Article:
Trial of the century
Trial of the century is an idiomatic phrase used to describe certain well-known court cases, especially of the 20th century. It is often used popularly as a rhetorical device to attach importance to a trial and as such is not an objective observation but is the opinion of whoever uses it. As attorney F. Lee Bailey and The Washington Post observed in 1999 on the eve of the closing century:
- Calling court cases "the trial of the century" is a traditional bit of American hyperbole, like calling a circus "The Greatest Show on Earth." Nearly every juicy tabloid trial in our history was called the "trial of the century" by somebody. "Every time I turn around, there's a new trial of the century," says defense attorney F. Lee Bailey. "It's a kind of hype," he says. "It's a way of saying, 'This is really fabulous. It's really sensational.' But it doesn't really mean anything."
The first trial to be called the "trial of the century" was in 1907 when Harry K. Thaw was tried for the murder of Stanford White. Irvin S. Cobb, a contemporary reporter, explained why the trial fascinated the country so much:
- "You see, it had in it wealth, degeneracy, rich old wasters, delectable young chorus girls and adolescent artists' models; the behind-the-scenes of Theatredom and the Underworld, and the Great White Way.... the abnormal pastimes and weird orgies of overly aesthetic artists and jaded debauchees. In the cast of the motley show were Bowery toughs, Harlem gangsters, Tenderloin panderers, Broadway leading men, Fifth Avenue clubmen, Wall Street manipulators, uptown voluptuaries and downtown thugs."
List by legal scholars
There are countless trials that have been labeled the trial of the century by the press; it is beyond the scope of this article to list them here. However, some legal scholars have labeled a few trials as trials of the century. These cases are useful in this context for listing some of the most important trials, which include:
- Trial of Leon Czolgosz for the assassination of United States President William McKinley
- Harry Thaw murder trial for victim Stanford White (1906)
- Trial of Bill Haywood for murder(1907)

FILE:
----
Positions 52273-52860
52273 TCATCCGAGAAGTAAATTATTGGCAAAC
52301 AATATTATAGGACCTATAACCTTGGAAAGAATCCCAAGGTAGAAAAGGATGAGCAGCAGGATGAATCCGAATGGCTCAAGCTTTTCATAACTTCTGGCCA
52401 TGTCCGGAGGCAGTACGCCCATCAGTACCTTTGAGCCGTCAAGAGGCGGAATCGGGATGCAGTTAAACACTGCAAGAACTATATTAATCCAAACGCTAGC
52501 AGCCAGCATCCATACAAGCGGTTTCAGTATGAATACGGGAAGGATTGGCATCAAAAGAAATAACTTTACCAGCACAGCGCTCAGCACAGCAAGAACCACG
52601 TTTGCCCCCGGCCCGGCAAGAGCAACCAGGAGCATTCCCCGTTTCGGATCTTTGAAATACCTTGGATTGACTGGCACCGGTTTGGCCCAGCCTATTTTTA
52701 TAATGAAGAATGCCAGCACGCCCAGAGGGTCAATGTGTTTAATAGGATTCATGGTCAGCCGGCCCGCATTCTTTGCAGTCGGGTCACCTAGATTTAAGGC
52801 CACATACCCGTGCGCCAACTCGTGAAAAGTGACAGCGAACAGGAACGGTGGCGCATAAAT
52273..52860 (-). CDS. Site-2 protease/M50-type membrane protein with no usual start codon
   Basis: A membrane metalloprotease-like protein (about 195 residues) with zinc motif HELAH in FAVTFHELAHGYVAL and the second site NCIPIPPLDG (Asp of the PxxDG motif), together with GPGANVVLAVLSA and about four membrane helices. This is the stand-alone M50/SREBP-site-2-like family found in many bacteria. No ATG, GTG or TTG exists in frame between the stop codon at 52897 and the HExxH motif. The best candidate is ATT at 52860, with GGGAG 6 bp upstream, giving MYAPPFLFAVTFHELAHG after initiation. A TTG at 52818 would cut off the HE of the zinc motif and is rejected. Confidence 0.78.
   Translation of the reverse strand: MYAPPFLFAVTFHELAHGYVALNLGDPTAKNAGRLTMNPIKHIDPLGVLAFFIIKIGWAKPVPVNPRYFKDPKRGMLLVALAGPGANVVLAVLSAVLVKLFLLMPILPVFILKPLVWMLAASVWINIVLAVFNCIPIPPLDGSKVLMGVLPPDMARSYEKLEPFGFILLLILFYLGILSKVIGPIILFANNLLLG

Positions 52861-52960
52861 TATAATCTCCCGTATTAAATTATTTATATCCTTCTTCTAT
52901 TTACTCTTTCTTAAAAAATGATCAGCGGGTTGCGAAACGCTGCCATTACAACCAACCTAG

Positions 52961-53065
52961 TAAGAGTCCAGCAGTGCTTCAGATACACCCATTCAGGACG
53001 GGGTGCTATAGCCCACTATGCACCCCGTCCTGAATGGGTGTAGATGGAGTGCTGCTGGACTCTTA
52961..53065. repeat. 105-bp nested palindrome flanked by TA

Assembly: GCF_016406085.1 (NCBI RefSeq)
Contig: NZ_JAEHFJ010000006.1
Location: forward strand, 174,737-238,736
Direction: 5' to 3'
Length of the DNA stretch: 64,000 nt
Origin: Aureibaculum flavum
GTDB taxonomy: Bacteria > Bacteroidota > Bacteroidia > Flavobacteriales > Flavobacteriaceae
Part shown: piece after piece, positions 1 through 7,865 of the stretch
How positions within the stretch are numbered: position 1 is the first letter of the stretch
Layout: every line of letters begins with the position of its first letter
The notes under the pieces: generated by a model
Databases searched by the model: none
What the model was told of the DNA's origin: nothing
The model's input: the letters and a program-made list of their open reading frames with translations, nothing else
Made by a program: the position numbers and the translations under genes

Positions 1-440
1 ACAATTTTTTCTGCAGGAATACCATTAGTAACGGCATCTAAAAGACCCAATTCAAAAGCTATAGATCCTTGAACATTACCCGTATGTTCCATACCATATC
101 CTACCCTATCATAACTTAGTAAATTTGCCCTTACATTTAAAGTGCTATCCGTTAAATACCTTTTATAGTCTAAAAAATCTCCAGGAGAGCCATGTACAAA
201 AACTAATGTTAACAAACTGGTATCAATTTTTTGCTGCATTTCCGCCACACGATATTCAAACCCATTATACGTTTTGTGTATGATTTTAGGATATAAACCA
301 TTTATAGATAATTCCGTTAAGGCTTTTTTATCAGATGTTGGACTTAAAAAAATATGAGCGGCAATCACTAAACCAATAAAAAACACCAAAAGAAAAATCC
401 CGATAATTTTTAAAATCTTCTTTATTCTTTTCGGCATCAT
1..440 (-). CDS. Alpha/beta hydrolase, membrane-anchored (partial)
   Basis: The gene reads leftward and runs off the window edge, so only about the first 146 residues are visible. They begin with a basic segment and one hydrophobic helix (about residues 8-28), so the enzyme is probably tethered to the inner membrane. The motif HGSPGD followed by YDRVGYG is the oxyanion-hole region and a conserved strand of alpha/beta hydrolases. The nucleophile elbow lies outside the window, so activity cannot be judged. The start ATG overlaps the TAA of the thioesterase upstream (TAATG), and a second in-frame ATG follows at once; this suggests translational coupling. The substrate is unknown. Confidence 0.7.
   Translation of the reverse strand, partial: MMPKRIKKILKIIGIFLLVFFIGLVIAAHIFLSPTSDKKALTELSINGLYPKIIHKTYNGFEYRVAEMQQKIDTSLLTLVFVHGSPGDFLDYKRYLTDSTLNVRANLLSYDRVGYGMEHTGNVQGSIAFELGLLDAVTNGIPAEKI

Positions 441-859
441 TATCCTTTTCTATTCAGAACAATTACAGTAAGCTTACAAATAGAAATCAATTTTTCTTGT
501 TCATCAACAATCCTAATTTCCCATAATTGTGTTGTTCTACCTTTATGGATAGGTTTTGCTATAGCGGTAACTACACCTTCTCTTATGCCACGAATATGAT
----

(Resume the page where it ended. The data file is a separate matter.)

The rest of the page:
- Sacco and Vanzetti murder trial (1920–1927) 
- Leopold and Loeb murder trial (1924)
- Scopes Trial (1925)
- Gloria Vanderbilt custody trial (1934)
- Lindbergh kidnapping trial (1935)
- Nuremberg Trials (1945–1946) 
- Adolf Eichmann trial (1961)
- Klaus Barbie trial (1987)
- Trial of Nicolae and Elena Ceaușescu (1989)
- Vizconde massacre (1991)
- O. J. Simpson murder case trial (1995)
- Selena murder trial (1995)
- Trial of Slobodan Milošević (2002–2005)
- Trial of Saddam Hussein (2004–2006)
- Trial of Michael Jackson (2005)
- Death of Caylee Anthony (2011)
- Bo Xilai trial (2013)
- "(The Last) Trial of the Century!" by Peter Carlson via The Washington Post, January 4, 1999; Page C01
- F. Uelmen, Gerald (July 2001). "Who Is the Lawyer of the Century?" (PDF). International Society of Barristers Quarterly (Ann Arbor, Michigan: International Society of Barristers) 36 (3): 413, 435–437. ISSN 0020-8752. Retrieved August 13, 2015.
- Davis, John (2004). Sacco and Vanzetti: Rebel Lives. p. 1. ISBN 1-876175-85-0.
Within a year it was going to become the 'trial of the century.'
- DOUGLAS O. LINDER. "THE LEOPOLD AND LOEB TRIAL: A BRIEF ACCOUNT", Law Faculty, University of Missouri-Kansas City, 1997. "..the Leopold and Loeb trial has the elements to justify its billing as the first "trial of the century."
- Law professor Doug Linder's discussion on which trial was "the trial of the century", January 28, 1999
- 1934 Gloria Vanderbilt Custody Trial: 1934 'trial of the century' by Bernard Ryan, Jr.
- The Trial of Richard "Bruno" Hauptmann: An Account by Douglas Linder. "The "trial of the century" (or at least one of them) was underway."
- Kanon, Joseph (June 9, 2002). "The Real Trial of the Century". The New York Times. Retrieved 2008-06-13.
- Michael P. Scharf; Gregory S. McNeal (2006). "Saddam on Trial: Understanding and Debating the Iraqi High Tribunal 229". Case Western Reserve University. Retrieved November 13, 2012.
- Hilary Whiteman (August 23, 2013). "Bo Xilai trial analysis: How and why Chinese politician veered off script". CNN. Retrieved August 23, 2013.